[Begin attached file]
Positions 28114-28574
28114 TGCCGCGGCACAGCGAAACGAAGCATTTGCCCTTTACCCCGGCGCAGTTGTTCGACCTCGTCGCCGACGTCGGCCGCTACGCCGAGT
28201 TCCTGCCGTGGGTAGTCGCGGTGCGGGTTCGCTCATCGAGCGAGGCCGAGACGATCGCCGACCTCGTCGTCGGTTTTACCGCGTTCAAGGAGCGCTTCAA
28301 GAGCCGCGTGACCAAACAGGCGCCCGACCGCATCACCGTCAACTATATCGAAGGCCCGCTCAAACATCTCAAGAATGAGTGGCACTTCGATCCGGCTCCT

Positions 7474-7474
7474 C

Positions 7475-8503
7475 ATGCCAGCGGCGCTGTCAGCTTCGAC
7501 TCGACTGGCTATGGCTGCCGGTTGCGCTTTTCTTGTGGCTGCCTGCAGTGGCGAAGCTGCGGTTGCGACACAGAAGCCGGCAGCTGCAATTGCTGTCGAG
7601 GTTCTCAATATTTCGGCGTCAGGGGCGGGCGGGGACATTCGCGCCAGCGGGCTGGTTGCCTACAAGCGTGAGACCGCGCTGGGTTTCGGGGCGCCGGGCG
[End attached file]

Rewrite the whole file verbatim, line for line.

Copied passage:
Positions 28114-28574
28114 TGCCGCGGCACAGCGAAACGAAGCATTTGCCCTTTACCCCGGCGCAGTTGTTCGACCTCGTCGCCGACGTCGGCCGCTACGCCGAGT
28201 TCCTGCCGTGGGTAGTCGCGGTGCGGGTTCGCTCATCGAGCGAGGCCGAGACGATCGCCGACCTCGTCGTCGGTTTTACCGCGTTCAAGGAGCGCTTCAA
28301 GAGCCGCGTGACCAAACAGGCGCCCGACCGCATCACCGTCAACTATATCGAAGGCCCGCTCAAACATCTCAAGAATGAGTGGCACTTCGATCCGGCTCCT

Positions 7474-7474
7474 C

Positions 7475-8503
7475 ATGCCAGCGGCGCTGTCAGCTTCGAC
7501 TCGACTGGCTATGGCTGCCGGTTGCGCTTTTCTTGTGGCTGCCTGCAGTGGCGAAGCTGCGGTTGCGACACAGAAGCCGGCAGCTGCAATTGCTGTCGAG
7601 GTTCTCAATATTTCGGCGTCAGGGGCGGGCGGGGACATTCGCGCCAGCGGGCTGGTTGCCTACAAGCGTGAGACCGCGCTGGGTTTCGGGGCGCCGGGCG